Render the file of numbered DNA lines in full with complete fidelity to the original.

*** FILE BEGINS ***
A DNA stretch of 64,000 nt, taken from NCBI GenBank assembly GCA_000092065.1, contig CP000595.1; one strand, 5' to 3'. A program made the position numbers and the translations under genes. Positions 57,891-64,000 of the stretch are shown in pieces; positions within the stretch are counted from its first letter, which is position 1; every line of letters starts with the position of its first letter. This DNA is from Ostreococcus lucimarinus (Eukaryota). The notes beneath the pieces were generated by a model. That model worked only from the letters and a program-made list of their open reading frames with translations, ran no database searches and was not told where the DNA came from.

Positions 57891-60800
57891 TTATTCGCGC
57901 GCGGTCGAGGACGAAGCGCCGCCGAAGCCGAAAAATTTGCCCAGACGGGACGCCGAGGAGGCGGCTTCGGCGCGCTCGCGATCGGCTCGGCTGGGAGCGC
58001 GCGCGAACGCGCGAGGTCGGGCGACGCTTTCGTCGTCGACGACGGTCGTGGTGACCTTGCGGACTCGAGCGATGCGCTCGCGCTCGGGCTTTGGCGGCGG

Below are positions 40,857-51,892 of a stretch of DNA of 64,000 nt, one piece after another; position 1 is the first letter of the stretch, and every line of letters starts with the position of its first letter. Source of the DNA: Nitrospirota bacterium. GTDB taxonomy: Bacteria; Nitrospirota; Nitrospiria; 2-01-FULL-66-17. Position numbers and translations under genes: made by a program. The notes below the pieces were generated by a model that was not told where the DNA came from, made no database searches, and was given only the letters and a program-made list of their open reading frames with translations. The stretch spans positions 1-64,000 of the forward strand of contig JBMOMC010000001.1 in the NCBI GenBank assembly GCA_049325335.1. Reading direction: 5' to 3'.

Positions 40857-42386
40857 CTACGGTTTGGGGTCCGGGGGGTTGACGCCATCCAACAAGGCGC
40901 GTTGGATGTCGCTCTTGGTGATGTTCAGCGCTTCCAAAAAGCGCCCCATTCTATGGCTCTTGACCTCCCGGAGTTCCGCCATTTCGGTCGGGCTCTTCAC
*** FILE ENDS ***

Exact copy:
A DNA stretch of 64,000 nt, taken from NCBI GenBank assembly GCA_000092065.1, contig CP000595.1; one strand, 5' to 3'. A program made the position numbers and the translations under genes. Positions 57,891-64,000 of the stretch are shown in pieces; positions within the stretch are counted from its first letter, which is position 1; every line of letters starts with the position of its first letter. This DNA is from Ostreococcus lucimarinus (Eukaryota). The notes beneath the pieces were generated by a model. That model worked only from the letters and a program-made list of their open reading frames with translations, ran no database searches and was not told where the DNA came from.

Positions 57891-60800
57891 TTATTCGCGC
57901 GCGGTCGAGGACGAAGCGCCGCCGAAGCCGAAAAATTTGCCCAGACGGGACGCCGAGGAGGCGGCTTCGGCGCGCTCGCGATCGGCTCGGCTGGGAGCGC
58001 GCGCGAACGCGCGAGGTCGGGCGACGCTTTCGTCGTCGACGACGGTCGTGGTGACCTTGCGGACTCGAGCGATGCGCTCGCGCTCGGGCTTTGGCGGCGG

Below are positions 40,857-51,892 of a stretch of DNA of 64,000 nt, one piece after another; position 1 is the first letter of the stretch, and every line of letters starts with the position of its first letter. Source of the DNA: Nitrospirota bacterium. GTDB taxonomy: Bacteria; Nitrospirota; Nitrospiria; 2-01-FULL-66-17. Position numbers and translations under genes: made by a program. The notes below the pieces were generated by a model that was not told where the DNA came from, made no database searches, and was given only the letters and a program-made list of their open reading frames with translations. The stretch spans positions 1-64,000 of the forward strand of contig JBMOMC010000001.1 in the NCBI GenBank assembly GCA_049325335.1. Reading direction: 5' to 3'.

Positions 40857-42386
40857 CTACGGTTTGGGGTCCGGGGGGTTGACGCCATCCAACAAGGCGC
40901 GTTGGATGTCGCTCTTGGTGATGTTCAGCGCTTCCAAAAAGCGCCCCATTCTATGGCTCTTGACCTCCCGGAGTTCCGCCATTTCGGTCGGGCTCTTCAC